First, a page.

A High Court judge says carpet maker Cavalier Bremworth breached the Fair Trading Act and found the firm made misleading statements about warranties for a new range.
However, the judge declined to grant an injunction against the firm that was being sought by its main rival, Godfrey Hirst.
Cavalier Bremworth, a subsidiary of NZX-listed Cavalier Corporation, manufactures and distributes carpet and introduced a new range in March this year aimed at the residential market.
The range was manufactured using synthetic fibres supplied by an Australian firm, Invista.
Invista provides warranties on these fibres and in promoting the new range Cavalier Bremworth described the warranties as "superb", "outstanding" and impressive".
But Godfrey Hirst, a competing carpet maker, claimed Cavalier's promotion of these warranties on its website, in a letter to retailers and on stickers attached to samples was "misleading and deceptive".
Godfrey said the warranties were not as valuable or extensive as Cavalier was claiming and that its website gave the impression consumers would receive the warranties from Cavalier itself, when this was not the case.
Godfrey served Cavalier with High Court proceedings, seeking a declaration its rival had breached the Fair Trading Act as well as an injunction restraining the carpet firm from making "the same, or similar, representations" about the warranties.
After service of these proceedings in April, Cavalier changed how it promoted the warranties on its website and sent another letter out to retailers.
Following a hearing in the High Court at Auckland in May, Cavalier also gave an undertaking it would not publish certain statements it had previously made about the warranties.
After considering the issues raised at this hearing, Justice Murray Gilbert yesterday found Cavalier had breached the Fair Trading Act by giving the "misleading impression on its website" that it was the party providing the warranties.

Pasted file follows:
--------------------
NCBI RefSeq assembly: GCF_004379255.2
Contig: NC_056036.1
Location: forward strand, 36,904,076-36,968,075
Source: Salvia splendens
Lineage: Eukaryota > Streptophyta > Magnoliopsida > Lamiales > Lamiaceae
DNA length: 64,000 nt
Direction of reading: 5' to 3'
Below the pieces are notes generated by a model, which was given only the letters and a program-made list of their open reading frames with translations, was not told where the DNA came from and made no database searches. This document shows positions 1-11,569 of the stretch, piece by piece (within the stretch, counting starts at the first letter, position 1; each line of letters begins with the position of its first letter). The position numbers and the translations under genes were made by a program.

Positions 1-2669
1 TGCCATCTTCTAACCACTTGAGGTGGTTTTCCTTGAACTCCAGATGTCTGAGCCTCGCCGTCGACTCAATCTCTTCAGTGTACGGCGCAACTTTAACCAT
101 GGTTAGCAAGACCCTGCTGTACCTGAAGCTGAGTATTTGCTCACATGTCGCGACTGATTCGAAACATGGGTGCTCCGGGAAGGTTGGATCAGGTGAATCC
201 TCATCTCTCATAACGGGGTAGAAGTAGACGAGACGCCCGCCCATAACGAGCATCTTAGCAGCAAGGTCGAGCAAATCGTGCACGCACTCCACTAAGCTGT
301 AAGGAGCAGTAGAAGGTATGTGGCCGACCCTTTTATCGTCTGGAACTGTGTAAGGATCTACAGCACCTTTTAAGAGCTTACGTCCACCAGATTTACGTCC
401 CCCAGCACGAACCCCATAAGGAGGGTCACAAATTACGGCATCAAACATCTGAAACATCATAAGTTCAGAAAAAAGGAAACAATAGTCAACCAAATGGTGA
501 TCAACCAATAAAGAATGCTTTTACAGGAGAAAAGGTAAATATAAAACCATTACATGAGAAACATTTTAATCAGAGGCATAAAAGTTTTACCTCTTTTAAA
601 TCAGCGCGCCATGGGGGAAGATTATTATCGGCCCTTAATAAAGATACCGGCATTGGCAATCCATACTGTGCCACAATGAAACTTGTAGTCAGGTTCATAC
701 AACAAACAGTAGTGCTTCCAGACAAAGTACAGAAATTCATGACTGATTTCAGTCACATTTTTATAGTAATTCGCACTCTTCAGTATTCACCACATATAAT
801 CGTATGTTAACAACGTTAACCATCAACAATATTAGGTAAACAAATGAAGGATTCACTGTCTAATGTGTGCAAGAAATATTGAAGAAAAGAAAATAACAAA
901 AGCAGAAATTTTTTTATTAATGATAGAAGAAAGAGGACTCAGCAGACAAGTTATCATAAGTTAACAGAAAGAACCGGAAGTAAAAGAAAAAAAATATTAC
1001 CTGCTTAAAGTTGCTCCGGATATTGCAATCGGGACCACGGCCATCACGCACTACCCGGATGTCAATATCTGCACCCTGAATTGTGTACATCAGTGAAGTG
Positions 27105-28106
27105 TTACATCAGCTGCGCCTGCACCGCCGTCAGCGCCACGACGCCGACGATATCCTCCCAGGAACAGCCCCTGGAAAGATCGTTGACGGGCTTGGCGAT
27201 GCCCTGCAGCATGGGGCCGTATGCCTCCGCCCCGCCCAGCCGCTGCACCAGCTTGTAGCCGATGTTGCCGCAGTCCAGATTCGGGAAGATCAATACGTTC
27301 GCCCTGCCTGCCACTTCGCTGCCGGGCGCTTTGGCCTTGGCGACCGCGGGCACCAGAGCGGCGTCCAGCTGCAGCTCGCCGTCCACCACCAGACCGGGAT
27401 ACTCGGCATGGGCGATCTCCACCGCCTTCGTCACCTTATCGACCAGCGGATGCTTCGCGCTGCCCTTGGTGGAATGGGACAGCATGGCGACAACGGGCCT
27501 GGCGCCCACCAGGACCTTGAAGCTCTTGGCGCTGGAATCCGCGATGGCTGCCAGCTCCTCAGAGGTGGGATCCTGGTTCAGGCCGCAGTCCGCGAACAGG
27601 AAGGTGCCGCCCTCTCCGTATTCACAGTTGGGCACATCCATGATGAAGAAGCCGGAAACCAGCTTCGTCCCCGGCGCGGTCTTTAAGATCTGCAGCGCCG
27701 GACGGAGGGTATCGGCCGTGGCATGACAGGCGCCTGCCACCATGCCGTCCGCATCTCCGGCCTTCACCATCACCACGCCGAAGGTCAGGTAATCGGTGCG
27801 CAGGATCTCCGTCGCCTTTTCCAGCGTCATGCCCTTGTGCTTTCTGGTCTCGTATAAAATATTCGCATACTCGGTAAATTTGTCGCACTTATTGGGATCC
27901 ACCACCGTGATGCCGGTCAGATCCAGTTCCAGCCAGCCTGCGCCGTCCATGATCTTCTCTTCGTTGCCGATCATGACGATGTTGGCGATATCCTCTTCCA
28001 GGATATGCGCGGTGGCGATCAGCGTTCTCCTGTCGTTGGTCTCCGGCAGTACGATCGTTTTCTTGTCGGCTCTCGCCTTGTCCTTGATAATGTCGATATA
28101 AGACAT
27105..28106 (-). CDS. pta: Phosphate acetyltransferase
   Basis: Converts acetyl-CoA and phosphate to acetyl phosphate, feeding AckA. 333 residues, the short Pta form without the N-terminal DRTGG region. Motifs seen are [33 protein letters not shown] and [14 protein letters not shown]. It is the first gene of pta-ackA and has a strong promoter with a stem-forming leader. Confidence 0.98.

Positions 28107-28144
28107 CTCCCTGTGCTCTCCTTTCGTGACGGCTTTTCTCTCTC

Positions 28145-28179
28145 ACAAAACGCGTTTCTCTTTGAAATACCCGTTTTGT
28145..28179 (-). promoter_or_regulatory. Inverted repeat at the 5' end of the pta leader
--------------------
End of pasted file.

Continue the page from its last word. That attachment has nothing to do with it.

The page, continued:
He also said the impressions Cavalier gave that warranties covered fading caused by common household cleaners and crushing caused by heavy foot traffic were misleading and were also breaches of the Act.
However, Justice Gilbert did not believe it was necessary to grant the injunction Godfrey Hirst wanted:
"The misleading statements on the website and in the letter to carpet retailers were promptly corrected as soon as the issue was drawn to Cavalier Bremworth's attention by the service of this proceeding. Further, Cavalier Bremworth has given an undertaking to the Court that it will not repeat the misleading statements in any media.
In these circumstances, I do not consider it necessary to grant the injunction sought by Godfrey Hirst. It is not necessary to issue an injunction to restrain Cavalier Bremworth from doing what it has already undertaken to the Court that it will not do," the judge said in his decision yesterday.
Justice Gilbert also said it was not necessary to formally declare Cavalier Bremworth breached the Fair Trading Act.
But the judge did note no changes had been made to the wording on stickers on carpet samples:
"This wording conveys the misleading impression that the fade resistance warranty covers cleaning when it does not. It is not in the public interest for this misleading impression to be maintained. Although an order by way of injunction is a discretionary remedy, I consider that such an order should be made in relation to his part of the wording on the stickers attached to the carpet samples," Justice Gilbert said.